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Newport Beach 'Titan of Terror' Cuts Big Deal : Books: Dean R. Koontz parlays string of bestsellers into multimillion-dollar contract with new publisher.


Dean R. Koontz was a struggling young Pennsylvania English teacher in 1968 when he sold his first book, an Ace paperback science fiction novel called "Star Quest," for $1,000.

What a difference 24 years and a string of national No. 1 bestsellers makes.

Last week, the Newport Beach man whom People magazine dubbed the "Titan of Terror" left his longtime publisher, the Putnam Berkley Group, and signed with Alfred A. Knopf and Ballantine Books for what is rumored to be $18 million to $20 million for his next three books.

"That's very close," Koontz acknowledged with a laugh this week. "It was substantial enough to make me happy."

But the rumors don't stop there.

It is also rumored that Koontz will receive $10 million to $12 million for the paperback reprint rights to seven of his old novels. Koontz, who has been asked by his new publisher to keep precise contract figures confidential, said he will neither conform nor deny the rumor. But he did say it's "pretty close."

Although few authors reach such stratospheric pay scales, Orange County's highest-paid author has a way to go to rival best-selling thriller author Tom Clancy. The Putnam Berkley Group, according to Variety, is paying Clancy what may be the biggest advance ever for a single book: $14 million to $23 million for his next novel, "Without Remorse."

Koontz, whose last four suspense thrillers have shot to the No. 1 spot on the New York Times bestseller list, had been with Putnam for 15 years.

"Putnam and I had a lot of successes together, and it was a long relationship," he said, "but there were a number of disagreements--a lot of them were creative--and I was a little disturbed about some of that."

Koontz said he left the publishing house "with considerable regret. I like long-term relationships; I don't jump around much."

Actually, Koontz has two more novels due out from Putnam under his old contract: "Dragon Tears," which will be published in January, and another, untitled novel that he must complete by the end of this year. (His first novel for Knopf won't arrive in bookstores until early 1994.)

Koontz said his mega-deal with Knopf and Ballantine (both are imprints of Random House, with Ballantine publishing the paperback versions of his novels) was "settled within a few days. It was very quick, very easy."

But that doesn't compare with how quickly the deal for his first novel was settled.

Twenty-four years ago, Ace gave him a "take it or leave it" offer, and Koontz, who was writing in his spare time and trying to make ends meet as a teacher, said it took him less than a minute to accept.


"A Great Deliverance," Huntington Beach writer Elizabeth George's debut British mystery novel, has been optioned for an undisclosed sum by an independent film company for a four-hour miniseries on British television.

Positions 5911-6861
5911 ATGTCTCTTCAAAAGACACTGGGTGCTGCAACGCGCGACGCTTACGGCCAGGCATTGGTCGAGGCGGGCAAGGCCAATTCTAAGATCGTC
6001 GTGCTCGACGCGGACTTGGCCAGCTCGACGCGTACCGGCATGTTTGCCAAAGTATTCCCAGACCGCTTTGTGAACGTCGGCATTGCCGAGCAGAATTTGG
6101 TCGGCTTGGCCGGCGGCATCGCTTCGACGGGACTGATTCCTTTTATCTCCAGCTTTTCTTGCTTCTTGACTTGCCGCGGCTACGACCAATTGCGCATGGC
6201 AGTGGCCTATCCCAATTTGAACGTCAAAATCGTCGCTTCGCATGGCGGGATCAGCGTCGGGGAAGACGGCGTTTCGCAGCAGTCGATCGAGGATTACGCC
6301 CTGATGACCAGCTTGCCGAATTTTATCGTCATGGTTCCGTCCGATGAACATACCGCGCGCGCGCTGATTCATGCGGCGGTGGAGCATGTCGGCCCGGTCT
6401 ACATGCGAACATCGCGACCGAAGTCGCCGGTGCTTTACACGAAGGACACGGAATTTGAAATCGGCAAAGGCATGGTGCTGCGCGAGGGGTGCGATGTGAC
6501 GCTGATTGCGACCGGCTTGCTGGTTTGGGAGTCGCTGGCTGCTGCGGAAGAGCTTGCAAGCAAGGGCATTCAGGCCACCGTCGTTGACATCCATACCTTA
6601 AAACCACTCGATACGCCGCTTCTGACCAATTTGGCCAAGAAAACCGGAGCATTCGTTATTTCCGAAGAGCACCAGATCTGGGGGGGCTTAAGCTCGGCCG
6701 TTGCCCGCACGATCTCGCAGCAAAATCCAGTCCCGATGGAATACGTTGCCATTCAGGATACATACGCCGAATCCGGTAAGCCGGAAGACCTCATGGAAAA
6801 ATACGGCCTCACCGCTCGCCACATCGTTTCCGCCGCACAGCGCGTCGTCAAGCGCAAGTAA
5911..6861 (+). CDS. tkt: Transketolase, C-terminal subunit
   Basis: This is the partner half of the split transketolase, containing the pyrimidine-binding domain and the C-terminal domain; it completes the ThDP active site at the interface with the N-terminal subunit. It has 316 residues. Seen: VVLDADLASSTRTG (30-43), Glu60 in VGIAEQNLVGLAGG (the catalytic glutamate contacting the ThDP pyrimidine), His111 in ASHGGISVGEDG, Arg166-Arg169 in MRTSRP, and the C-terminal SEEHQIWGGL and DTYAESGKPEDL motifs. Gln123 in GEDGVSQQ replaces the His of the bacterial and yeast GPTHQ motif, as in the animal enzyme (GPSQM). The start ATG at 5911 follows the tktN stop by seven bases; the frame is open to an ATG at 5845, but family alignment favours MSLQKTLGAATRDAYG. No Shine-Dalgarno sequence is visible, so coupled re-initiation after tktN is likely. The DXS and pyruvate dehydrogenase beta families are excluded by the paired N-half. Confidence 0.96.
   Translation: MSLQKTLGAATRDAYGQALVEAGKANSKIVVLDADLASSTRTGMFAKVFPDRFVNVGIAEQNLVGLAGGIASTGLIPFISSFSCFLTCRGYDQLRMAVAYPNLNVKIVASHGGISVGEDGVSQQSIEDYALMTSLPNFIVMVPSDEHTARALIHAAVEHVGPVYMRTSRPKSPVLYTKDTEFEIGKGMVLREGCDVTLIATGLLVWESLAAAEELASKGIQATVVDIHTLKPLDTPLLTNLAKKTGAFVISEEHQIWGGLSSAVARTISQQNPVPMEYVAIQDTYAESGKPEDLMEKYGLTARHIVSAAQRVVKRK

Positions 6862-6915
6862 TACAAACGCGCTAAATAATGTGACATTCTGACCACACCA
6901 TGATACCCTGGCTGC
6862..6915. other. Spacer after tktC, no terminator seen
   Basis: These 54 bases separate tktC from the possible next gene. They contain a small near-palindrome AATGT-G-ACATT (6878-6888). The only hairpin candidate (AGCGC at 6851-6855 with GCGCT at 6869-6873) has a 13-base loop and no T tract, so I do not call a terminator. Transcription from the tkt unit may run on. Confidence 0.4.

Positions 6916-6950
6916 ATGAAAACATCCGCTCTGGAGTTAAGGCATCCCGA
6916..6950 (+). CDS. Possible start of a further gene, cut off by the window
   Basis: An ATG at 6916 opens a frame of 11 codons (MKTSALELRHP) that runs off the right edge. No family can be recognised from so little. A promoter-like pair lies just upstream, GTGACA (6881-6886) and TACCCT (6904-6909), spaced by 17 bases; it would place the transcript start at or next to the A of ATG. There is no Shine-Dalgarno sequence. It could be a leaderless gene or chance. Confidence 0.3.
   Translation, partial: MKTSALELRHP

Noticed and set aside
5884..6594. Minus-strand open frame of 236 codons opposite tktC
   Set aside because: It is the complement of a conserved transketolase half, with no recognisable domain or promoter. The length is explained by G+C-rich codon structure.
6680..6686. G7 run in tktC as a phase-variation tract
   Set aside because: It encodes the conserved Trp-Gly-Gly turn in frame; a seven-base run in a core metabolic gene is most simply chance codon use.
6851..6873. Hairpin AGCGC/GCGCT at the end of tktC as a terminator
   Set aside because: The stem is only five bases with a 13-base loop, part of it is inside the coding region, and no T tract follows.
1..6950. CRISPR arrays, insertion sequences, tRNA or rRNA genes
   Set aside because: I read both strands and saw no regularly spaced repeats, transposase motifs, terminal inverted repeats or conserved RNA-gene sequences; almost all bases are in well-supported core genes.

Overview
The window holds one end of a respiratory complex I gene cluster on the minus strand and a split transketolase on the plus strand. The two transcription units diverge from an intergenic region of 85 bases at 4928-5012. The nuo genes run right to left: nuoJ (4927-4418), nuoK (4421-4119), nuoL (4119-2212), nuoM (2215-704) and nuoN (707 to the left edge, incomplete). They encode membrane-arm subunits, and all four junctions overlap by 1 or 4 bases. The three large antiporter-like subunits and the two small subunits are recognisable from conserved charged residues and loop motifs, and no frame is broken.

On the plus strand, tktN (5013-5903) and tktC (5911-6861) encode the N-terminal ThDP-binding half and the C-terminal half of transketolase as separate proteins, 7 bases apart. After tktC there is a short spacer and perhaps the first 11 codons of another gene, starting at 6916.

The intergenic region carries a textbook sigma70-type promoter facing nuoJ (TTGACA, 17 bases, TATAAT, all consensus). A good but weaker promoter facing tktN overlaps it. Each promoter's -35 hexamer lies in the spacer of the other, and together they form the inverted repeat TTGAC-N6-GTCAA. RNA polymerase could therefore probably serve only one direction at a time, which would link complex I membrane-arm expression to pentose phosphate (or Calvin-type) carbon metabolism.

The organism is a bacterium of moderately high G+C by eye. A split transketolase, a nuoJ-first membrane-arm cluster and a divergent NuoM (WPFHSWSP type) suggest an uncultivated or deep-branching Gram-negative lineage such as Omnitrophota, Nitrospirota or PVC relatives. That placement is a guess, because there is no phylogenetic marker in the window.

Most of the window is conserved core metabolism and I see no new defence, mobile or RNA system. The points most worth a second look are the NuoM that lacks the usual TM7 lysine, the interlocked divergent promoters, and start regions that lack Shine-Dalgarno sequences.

The 1988 novel, which introduced Scotland Yard Detective Inspector Thomas Lynley and his partner, Detective Sgt. Barbara Havers, revolves around the gruesome murder of a Yorkshire farmer whose catatonic daughter is found seated near the corpse.

The script will be written by Rosemary Anne Sisson, whose credits include "Upstairs, Downstairs," "The Duchess of Duke Street" and "The Six Wives of Henry VIII."

"I look forward to seeing what they will do with it on the screen," said George, a former El Toro High School English teacher who has been favorably compared to British mystery master P.D. James. "I have a lot of faith in this particular film company (Film and General Productions) because we seem to share the same vision of what the series should be like."

Although no British air date has been set, George said that WGBH, the major PBS station in Boston, has already expressed interest in the miniseries after seeing Sisson's screen treatment of the book.

Because of the novel's complex plot and large cast of characters, George believes "A Great Deliverance" lends itself well to a four-hour production. She had no interest in selling the book to Hollywood.

"Hollywood generally doesn't do a terrific job with British material," she said. "The nice thing about this company is we all agree that we don't want a big name playing Lynley.

Indeed, George said she's looking forward to seeing who is chosen to play Lynley, the introspective and aristocratic sleuth.

"For the Sake of Elena," George's fifth British mystery featuring Lynley and Havers, is now in bookstores. The book, which deals with the death of a college professor's daughter at Cambridge University, has hit best-seller lists San Francisco, Seattle, Chicago and Canada.

George will sign copies of her new book from 1 to 3 p.m. Saturday at Book Carnival, 348 S. Tustin Ave, Orange. She'll also sign from 2 to 4 p.m. Sunday at the Southern California Home and Garden Show in the Anaheim Convention Center.

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